Vocabulary from the book…..

sluggardly – habitually lazy
pedant – person excessively concerned with details
hoary – old and trite
anomie – lack of social/ethical standards
palimpset – something reused but still bearing visible traces of its earlier form
forfend – prevent
rus in urbe – countryside in the city
claymore – 2-edged sword used by Scottish Highlanders
encyclical – papal letter sent to Catholic Bishops
coevals – people of roughly the same age group
anarchic – lawless; no controlling rules
mahlstick – tool used by painters to stabalize canvas
broch – Iron Age drystone hollow structure found in Scotland
canard – unfounded rumor
echt – authentic and typical
screeds – long speeches that are tedius
vouchsafed – gave or granted graciously

Words that are Scotting/English….
couthy – sociable
well-kent –  well-known
birling – spinning, whirling
guddling – feeling one’s way, groping  
spurtle – large spoon used to stir porridge
ghillie – a boy who helps someone on a fishing or hunting expedition

Day 4 on the Canal du Midi – Medieval Carcassonne

LOCATION:  On the Canal du Midi in Carcassonne, France
WEATHER:  Hot and sunny.  High 80

We are staying in the canal harbor in Carcassone for 2 nights, along with many other canal boats.  This is a commercial harbor, so we have to pay a docking and hook-up (water and electricity) fee.  Other nights, we will be mooring just along the canal, with no services for free.  And occasionally we will moor overnight in a LeBoat’s (our boat rental company) harbor, also for free.  Included in the moorage fee here are nice hot showers.  So, I took advantage of them!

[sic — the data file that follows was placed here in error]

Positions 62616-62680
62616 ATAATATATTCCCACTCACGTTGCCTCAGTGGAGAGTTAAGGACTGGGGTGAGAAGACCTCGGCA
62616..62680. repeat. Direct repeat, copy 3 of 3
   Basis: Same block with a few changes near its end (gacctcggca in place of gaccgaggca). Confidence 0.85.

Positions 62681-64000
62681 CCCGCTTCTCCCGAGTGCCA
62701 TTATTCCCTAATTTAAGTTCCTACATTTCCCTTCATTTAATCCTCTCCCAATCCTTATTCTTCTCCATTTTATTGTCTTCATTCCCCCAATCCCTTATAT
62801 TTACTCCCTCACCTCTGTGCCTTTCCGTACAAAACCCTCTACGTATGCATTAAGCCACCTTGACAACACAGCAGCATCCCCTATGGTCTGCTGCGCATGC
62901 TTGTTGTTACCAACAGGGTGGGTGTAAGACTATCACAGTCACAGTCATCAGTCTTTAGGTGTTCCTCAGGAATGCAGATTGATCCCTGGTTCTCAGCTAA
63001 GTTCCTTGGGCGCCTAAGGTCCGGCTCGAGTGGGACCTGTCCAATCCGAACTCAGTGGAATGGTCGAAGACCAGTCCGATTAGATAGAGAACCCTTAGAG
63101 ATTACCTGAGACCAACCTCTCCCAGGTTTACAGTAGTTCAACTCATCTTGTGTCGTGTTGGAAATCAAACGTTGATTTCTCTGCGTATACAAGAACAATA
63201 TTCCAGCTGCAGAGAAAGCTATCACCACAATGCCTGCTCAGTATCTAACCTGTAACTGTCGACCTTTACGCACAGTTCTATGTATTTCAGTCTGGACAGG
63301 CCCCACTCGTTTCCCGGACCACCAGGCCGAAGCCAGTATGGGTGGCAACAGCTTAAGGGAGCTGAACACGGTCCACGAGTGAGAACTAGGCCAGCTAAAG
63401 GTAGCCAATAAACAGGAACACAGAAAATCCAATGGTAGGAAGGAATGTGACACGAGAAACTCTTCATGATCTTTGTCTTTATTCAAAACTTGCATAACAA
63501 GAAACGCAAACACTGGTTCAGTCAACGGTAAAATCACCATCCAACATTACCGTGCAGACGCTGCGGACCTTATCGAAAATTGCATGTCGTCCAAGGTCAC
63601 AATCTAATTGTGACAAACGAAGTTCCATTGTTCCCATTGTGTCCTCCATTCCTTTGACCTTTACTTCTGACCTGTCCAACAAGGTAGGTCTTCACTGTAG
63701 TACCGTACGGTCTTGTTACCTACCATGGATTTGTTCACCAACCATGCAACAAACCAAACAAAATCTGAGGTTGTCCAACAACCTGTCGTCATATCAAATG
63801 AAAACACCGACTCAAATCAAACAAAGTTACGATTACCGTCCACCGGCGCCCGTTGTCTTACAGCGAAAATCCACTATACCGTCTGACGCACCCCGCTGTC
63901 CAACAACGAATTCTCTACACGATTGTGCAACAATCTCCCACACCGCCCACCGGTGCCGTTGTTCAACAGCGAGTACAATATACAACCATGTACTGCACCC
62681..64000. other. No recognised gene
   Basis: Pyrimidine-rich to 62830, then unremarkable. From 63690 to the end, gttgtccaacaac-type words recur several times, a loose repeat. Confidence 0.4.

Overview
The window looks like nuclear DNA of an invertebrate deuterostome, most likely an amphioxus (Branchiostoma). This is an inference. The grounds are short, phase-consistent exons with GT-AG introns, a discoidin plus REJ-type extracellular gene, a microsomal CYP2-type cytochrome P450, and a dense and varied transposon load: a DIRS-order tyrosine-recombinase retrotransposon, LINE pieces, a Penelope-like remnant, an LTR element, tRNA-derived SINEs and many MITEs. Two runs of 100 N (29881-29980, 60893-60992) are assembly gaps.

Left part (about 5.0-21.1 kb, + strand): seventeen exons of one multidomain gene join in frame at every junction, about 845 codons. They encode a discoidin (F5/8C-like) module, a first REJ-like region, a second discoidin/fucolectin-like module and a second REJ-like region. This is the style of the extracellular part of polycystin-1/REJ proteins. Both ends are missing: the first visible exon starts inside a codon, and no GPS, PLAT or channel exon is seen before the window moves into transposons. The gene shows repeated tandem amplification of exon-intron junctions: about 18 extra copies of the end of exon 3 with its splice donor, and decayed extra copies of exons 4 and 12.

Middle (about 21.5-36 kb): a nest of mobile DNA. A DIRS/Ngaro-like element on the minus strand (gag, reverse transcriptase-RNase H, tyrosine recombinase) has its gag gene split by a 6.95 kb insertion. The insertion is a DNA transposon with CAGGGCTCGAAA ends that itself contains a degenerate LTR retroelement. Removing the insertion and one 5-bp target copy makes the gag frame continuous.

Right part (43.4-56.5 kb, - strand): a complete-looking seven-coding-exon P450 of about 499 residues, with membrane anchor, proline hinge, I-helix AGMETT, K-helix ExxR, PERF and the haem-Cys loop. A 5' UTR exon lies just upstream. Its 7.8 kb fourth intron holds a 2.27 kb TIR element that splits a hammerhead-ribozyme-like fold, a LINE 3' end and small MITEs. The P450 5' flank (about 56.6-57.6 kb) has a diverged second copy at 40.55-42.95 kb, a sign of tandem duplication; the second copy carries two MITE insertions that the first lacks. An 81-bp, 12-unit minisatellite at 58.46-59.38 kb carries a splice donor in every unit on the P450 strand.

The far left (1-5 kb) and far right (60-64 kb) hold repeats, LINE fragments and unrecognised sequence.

After the shower, we got an early start to the day and checked out the lovely Tuesday market in Carcassonne.  Beautiful fruit and veg…

The “new” town of Carcassonne has decorated the streets with the hanging pieces of art…

Then, a hike up to the 1300-ish century medieval town of “old Carcassonne).   By the time we got there, trudging up a long hill, I was almost fainting with heat and thirst.  We stopped at a little cafe for a bottle of water…..

We walked around the old city which is now full of shops, cafes, restaurants, and hotels. 

They sell medieval costumes for the children.  These kids were having fun jousting…

We found a cafe in the shade. We sat next to a couple from the Netherlands and had a delightful conversation with them.

We tried to figure out what we wanted from the menu. Many of the restaurants have a “fixed meal” menu, with an appetizer (called entree), main course, and dessert, all for a fixed price… this…

We shared an onion tart with pickled vegetables and anchovies…

This was off the appetizer menu. I don’t think the waitress was too happy with us, only splitting an appetizer, rather than getting a main course and dessert, too. We just don’t like to eat that much… we are cheap!

We caught a city bus back to the harbor and relaxed in the afternoon. Later we went to an Irish pub and chatted with the bartender, originally from South Africa, then Northern Ireland, and now here.